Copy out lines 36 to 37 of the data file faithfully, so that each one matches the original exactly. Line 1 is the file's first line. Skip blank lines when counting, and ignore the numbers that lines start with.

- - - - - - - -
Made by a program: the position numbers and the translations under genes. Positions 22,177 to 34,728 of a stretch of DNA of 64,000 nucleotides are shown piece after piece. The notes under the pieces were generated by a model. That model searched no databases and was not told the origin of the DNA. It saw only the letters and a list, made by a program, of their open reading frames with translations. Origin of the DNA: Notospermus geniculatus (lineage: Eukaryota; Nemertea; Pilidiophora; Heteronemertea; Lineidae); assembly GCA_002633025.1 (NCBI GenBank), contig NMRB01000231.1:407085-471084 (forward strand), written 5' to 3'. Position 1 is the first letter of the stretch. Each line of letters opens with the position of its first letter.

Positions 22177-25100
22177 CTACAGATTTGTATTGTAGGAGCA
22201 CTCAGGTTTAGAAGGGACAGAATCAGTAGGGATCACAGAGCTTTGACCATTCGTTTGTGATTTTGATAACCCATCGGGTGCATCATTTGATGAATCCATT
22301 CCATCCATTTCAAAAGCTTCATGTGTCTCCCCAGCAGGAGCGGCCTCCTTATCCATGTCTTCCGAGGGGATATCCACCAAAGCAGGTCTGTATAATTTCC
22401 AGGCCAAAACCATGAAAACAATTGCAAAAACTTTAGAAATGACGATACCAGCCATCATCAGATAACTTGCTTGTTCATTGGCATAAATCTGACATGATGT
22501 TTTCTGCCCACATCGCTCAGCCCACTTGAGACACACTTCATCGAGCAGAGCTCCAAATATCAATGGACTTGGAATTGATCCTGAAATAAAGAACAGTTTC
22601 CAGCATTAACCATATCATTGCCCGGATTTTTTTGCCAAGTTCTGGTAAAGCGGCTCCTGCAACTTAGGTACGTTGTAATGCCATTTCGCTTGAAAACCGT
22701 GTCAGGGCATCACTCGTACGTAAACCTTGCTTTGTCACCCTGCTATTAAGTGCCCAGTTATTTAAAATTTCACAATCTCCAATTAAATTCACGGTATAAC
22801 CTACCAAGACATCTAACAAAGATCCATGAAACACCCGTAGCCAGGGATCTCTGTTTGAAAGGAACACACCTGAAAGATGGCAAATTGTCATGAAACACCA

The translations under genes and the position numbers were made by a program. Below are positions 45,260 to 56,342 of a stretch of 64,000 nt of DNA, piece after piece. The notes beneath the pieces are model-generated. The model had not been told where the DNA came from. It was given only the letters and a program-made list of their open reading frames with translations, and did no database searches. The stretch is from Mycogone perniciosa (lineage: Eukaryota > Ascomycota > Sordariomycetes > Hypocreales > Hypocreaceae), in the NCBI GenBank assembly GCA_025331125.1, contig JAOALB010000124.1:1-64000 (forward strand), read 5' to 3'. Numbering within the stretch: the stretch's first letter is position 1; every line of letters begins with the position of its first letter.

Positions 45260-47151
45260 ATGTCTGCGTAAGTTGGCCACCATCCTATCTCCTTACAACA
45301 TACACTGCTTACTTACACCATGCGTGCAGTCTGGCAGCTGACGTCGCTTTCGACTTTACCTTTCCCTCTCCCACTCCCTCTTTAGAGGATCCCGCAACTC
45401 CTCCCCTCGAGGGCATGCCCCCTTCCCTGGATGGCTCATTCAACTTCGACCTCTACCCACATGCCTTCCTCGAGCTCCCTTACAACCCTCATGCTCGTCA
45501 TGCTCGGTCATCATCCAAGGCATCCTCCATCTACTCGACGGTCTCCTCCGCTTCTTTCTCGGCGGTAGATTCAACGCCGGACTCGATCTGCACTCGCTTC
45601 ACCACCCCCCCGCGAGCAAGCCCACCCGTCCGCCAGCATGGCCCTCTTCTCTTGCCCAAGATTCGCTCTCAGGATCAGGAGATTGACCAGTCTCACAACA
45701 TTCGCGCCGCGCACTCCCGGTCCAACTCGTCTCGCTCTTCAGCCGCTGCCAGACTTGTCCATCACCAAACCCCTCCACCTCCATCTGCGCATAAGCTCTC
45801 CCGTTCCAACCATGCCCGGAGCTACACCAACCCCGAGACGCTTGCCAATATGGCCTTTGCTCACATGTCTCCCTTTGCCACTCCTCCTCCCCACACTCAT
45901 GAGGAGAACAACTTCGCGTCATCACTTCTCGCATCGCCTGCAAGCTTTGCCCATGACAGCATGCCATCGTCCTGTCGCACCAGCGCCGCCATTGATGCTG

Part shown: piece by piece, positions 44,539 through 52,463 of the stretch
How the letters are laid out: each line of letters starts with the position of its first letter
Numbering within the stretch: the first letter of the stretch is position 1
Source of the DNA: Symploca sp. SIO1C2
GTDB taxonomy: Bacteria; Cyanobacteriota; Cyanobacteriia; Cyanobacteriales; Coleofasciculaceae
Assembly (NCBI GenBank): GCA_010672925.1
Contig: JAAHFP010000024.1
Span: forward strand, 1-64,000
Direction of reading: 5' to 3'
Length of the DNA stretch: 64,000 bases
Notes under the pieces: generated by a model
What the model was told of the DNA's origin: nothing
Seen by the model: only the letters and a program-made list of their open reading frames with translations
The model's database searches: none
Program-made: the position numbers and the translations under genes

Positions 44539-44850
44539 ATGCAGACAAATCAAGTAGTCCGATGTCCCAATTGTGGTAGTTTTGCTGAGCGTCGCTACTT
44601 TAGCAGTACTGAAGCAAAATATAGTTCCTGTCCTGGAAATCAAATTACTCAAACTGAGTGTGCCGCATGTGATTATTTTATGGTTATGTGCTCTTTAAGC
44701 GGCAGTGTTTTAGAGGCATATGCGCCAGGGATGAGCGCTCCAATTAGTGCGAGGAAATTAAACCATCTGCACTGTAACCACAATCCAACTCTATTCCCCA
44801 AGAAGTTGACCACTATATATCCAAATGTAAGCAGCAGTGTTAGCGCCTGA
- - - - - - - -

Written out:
Positions 44539-44850
44539 ATGCAGACAAATCAAGTAGTCCGATGTCCCAATTGTGGTAGTTTTGCTGAGCGTCGCTACTT